EY US sees 38% of new fathers take six weeks or more paternity leave

More than a third (38%) of US-based new fathers at professional services organisation EY are taking paternity leave for six weeks or more, following the introduction of enhanced parental leave benefits.

In April 2016, the organisation announced that it would be extending its parental leave policy to 16 weeks at full pay for both male and female staff in the US. The policy applies to employees welcoming a child through birth, adoption, surrogacy, foster care and legal guardianship. Previously, EY US offered 12 weeks of leave for new birth mothers and up to six weeks for fathers and adoptive parents.

Under the previous six-weeks’ paid leave policy, 19% of eligible fathers took advantage of the benefit.

Over the past year, the average length of leave taken by new fathers at the firm to care for a newborn child has increased from three weeks of leave to six weeks of leave.

The organisation has seen 82 male employees take the full 16 weeks of paid parental leave since the new policy launched in 2016.

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Carolyn Slaski (pictured), vice chair of talent at EY Americas, said: “By expanding our parental leave benefits to empower all of our new parents, we are giving both EY men and women the tools to thrive both professionally and personally. During a time when we continue to see a stigma associated with men taking leave, it is encouraging that there has been a steady increase in EY dads choosing to take advantage of the full 16 weeks we offer to enjoy the special bonding time with their child.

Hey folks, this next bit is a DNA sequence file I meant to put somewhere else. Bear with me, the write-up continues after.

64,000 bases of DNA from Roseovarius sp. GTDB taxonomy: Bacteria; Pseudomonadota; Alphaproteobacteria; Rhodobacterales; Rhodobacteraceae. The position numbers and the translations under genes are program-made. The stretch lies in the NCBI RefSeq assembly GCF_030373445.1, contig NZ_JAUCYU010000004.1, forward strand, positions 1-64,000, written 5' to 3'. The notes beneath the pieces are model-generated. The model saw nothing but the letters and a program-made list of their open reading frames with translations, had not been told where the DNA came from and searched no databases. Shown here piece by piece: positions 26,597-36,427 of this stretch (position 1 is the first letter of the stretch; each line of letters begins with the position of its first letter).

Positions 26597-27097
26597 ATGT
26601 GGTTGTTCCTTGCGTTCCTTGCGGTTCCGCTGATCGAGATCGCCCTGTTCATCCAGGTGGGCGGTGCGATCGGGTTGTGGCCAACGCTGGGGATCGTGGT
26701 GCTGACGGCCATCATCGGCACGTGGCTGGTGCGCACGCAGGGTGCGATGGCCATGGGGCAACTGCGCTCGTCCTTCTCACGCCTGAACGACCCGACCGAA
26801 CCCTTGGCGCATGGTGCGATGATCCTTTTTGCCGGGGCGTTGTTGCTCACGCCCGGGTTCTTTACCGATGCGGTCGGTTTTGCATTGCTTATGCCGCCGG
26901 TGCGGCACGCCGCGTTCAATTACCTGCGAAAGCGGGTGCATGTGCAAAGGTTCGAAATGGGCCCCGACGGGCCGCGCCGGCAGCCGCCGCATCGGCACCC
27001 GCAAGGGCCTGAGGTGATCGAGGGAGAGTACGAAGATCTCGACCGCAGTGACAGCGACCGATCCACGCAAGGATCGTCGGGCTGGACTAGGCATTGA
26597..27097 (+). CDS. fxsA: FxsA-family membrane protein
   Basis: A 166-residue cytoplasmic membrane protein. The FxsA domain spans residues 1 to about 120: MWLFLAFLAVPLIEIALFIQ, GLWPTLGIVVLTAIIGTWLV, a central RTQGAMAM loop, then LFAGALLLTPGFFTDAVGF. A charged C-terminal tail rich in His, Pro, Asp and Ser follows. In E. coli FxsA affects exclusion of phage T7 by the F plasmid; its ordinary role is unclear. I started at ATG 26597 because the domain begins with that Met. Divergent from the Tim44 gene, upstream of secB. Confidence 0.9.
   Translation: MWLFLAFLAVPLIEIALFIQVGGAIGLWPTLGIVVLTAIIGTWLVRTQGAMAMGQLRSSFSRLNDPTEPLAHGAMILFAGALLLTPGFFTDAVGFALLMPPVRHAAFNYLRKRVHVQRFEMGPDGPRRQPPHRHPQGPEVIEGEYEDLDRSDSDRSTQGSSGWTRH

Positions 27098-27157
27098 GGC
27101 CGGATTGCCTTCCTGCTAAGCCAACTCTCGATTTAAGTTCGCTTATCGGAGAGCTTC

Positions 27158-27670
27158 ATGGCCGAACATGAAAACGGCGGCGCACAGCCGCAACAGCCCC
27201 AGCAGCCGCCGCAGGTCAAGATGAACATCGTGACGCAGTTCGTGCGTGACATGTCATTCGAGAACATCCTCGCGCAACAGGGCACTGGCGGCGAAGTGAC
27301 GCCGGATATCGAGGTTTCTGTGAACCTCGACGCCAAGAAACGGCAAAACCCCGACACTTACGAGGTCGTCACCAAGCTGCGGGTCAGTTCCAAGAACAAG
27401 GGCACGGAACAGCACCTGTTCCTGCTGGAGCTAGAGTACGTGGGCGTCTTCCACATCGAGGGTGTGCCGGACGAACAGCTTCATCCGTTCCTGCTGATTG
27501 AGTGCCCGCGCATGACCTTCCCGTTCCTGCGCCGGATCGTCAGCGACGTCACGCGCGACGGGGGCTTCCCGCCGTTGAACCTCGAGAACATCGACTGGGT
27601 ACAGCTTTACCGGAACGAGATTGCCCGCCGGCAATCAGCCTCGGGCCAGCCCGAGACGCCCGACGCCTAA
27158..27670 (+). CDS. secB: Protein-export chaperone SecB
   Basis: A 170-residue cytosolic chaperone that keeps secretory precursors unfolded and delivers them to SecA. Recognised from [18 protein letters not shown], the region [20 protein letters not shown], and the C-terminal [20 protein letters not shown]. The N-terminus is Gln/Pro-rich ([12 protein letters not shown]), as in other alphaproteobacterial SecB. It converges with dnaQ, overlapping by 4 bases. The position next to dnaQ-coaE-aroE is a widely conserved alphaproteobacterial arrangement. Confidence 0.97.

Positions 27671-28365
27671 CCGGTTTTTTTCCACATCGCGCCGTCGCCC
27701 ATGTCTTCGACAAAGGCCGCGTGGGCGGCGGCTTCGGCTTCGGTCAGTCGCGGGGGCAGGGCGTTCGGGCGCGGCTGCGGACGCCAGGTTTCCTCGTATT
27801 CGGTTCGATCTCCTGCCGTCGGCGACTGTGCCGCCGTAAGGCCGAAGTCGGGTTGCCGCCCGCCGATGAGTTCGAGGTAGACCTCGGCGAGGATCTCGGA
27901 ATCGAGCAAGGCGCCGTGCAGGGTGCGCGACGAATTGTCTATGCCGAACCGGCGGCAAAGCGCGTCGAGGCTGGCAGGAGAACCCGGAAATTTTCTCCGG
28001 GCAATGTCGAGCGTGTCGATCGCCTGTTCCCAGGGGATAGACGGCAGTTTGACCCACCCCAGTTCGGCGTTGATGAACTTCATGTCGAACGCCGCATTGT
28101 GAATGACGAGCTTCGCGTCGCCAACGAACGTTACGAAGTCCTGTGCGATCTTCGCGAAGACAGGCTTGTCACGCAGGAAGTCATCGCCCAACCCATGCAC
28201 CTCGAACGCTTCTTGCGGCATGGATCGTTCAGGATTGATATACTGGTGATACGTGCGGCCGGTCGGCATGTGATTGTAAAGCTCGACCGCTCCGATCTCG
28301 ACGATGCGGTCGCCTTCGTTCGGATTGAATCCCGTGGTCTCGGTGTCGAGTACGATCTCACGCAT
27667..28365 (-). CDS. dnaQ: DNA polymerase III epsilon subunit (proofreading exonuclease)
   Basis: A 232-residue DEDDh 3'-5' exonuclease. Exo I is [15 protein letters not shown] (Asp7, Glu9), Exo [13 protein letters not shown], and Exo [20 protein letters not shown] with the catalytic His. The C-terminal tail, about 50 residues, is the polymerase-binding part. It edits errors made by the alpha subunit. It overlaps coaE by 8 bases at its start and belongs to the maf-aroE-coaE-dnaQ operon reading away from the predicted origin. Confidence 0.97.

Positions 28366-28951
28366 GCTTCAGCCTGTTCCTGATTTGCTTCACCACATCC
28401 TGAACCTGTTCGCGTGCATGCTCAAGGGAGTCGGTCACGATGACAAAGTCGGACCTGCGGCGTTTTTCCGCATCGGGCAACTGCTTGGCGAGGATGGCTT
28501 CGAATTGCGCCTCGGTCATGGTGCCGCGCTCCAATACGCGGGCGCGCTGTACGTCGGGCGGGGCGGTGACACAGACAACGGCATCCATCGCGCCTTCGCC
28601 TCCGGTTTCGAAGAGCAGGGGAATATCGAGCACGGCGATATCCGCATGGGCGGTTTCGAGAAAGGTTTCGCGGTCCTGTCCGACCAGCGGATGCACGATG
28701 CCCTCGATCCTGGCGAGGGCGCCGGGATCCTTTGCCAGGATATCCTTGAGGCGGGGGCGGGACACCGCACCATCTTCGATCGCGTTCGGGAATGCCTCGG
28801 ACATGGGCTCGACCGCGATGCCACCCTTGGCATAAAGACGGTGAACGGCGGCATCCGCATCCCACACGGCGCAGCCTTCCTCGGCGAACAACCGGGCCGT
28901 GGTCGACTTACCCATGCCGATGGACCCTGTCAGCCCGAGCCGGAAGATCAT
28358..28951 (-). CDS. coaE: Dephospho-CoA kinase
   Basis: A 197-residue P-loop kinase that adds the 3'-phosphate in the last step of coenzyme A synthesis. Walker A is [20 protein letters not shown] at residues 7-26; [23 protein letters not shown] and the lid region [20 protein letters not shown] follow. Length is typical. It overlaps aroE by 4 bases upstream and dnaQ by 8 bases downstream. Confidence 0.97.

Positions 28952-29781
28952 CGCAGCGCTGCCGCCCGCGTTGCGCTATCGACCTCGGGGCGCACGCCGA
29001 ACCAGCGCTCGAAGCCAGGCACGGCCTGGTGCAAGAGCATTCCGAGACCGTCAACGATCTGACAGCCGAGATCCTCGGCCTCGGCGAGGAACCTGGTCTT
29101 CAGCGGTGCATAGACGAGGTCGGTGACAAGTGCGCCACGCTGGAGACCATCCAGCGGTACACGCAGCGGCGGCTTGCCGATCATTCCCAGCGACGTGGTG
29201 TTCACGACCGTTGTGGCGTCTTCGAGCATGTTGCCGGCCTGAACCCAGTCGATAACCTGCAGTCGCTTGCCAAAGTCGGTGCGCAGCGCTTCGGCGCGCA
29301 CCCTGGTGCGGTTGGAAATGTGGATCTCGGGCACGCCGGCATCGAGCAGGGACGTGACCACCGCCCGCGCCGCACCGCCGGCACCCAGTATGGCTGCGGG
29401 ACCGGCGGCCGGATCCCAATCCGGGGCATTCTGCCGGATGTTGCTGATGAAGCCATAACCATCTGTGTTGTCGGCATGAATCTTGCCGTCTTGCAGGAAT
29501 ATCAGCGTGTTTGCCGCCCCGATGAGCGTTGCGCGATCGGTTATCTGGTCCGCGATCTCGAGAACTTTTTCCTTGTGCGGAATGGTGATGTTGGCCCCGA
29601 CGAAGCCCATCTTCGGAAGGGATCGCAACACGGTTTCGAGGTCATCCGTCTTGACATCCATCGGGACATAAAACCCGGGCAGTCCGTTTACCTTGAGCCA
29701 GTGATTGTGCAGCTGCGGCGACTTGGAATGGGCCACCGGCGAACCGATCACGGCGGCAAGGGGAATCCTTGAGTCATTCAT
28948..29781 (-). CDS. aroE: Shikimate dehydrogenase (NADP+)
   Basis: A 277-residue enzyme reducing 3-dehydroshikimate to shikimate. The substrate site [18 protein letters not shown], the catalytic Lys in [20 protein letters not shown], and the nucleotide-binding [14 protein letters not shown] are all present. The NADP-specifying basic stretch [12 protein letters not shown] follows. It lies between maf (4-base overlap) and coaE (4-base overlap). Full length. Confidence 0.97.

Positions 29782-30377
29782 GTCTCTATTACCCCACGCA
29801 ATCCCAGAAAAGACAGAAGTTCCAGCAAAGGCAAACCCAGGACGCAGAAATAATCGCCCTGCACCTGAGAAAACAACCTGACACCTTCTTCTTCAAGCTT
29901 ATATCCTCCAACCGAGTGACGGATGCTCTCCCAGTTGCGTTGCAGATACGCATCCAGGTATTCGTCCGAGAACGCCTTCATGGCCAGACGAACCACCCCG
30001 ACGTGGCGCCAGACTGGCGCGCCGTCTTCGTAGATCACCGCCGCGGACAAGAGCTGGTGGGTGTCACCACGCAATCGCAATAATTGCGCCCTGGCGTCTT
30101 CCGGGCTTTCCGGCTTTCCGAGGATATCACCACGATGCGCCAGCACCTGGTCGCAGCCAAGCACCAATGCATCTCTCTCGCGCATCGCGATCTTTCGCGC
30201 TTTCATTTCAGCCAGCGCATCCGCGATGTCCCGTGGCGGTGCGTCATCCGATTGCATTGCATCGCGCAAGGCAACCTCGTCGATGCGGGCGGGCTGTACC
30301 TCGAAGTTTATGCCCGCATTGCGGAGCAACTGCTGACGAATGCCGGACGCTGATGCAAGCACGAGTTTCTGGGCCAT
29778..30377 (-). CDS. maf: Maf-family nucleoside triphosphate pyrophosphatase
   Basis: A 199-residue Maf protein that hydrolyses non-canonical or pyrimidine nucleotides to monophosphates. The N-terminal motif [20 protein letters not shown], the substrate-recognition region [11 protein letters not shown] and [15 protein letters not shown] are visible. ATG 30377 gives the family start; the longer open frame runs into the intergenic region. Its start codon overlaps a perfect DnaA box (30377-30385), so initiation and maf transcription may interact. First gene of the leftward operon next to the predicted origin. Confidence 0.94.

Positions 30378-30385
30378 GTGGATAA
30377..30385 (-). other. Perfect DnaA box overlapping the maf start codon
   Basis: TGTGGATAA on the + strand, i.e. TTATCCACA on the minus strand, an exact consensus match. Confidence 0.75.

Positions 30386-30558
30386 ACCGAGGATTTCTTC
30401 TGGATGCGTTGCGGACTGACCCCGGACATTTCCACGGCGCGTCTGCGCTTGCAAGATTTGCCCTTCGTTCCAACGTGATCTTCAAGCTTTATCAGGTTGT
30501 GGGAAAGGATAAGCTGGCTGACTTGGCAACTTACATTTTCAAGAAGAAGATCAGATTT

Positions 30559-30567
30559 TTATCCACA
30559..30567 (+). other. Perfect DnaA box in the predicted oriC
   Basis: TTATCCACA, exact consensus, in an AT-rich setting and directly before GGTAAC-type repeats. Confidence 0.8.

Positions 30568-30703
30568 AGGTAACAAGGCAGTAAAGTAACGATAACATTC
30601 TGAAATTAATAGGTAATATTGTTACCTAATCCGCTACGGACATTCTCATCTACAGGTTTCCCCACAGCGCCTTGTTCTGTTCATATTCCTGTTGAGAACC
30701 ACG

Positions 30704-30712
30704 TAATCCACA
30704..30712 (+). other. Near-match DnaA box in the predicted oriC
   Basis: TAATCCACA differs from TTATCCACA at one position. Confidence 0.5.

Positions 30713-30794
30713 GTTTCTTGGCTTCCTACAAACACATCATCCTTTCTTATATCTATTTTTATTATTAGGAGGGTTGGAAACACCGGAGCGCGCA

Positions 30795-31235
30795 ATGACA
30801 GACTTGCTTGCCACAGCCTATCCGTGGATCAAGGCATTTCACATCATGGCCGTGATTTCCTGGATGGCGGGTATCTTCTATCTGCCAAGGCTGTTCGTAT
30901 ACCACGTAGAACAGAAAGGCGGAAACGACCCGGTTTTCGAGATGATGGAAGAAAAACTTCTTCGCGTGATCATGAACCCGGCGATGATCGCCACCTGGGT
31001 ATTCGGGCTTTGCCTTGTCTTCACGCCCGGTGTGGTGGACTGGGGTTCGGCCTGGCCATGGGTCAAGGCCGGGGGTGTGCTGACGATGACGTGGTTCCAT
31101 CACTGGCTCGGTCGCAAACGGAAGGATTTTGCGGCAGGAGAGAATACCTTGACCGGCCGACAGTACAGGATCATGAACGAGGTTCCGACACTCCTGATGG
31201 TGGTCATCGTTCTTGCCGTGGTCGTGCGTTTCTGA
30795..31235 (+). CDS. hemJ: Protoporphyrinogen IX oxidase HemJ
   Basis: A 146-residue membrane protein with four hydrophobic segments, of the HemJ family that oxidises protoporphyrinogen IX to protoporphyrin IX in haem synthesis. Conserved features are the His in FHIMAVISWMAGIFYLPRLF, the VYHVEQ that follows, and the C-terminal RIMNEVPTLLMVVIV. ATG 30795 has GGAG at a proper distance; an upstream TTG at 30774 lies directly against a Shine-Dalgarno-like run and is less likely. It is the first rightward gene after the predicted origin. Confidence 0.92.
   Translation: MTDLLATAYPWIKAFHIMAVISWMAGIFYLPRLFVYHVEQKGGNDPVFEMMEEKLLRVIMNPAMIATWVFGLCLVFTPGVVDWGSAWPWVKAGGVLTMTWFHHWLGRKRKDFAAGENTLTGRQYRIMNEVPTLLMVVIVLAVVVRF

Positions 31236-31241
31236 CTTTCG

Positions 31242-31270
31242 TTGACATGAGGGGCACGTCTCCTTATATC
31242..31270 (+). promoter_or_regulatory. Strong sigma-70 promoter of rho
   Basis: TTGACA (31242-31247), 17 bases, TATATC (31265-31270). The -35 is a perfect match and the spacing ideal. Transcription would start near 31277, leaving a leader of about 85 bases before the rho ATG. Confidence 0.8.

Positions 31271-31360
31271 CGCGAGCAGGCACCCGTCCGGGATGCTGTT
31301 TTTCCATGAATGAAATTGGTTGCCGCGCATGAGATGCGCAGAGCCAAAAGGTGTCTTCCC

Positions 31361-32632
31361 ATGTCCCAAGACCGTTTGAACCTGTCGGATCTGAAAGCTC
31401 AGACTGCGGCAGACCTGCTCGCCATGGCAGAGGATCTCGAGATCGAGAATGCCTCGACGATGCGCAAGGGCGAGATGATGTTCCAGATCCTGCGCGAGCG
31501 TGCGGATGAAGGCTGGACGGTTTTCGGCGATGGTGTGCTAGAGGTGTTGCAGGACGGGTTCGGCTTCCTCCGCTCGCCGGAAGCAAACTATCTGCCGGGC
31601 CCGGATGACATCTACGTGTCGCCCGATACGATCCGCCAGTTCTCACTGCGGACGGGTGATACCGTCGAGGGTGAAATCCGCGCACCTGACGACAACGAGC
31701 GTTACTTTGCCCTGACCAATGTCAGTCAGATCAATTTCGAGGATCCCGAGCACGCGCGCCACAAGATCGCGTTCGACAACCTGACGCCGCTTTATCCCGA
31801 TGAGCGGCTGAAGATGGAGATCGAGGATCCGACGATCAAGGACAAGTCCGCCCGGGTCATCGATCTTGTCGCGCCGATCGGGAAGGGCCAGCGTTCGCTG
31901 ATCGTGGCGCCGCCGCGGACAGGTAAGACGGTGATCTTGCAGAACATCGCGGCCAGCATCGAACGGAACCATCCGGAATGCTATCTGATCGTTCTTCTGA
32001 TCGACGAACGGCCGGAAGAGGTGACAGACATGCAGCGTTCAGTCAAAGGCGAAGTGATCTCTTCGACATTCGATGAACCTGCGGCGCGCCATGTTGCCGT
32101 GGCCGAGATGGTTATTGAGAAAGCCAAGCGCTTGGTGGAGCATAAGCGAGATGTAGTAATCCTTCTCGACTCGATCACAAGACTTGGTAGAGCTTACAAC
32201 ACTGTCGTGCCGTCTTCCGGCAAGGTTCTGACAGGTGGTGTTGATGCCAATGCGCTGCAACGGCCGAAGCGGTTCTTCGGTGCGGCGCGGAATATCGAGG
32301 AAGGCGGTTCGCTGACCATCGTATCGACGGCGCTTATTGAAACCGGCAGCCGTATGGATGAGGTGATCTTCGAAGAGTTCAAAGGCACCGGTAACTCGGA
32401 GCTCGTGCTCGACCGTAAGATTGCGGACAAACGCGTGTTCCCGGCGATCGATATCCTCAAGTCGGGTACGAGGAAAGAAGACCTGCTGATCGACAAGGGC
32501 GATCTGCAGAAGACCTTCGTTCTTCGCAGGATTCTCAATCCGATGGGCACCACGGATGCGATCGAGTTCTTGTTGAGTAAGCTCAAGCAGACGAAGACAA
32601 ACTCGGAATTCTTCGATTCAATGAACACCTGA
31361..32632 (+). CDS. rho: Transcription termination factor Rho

“Not only is it important for new dads to have the opportunity to be at home with their new child, but our research has shown that dads taking parental leave also helps to create a sustainable pipeline of women talent at [organisations], as well. In under a year, we have seen a 20% increase in eligible dads at EY who have taken six or more weeks of paid paternity leave, and we hope that EY fathers will continue to feel encouraged to take advantage of this programme.”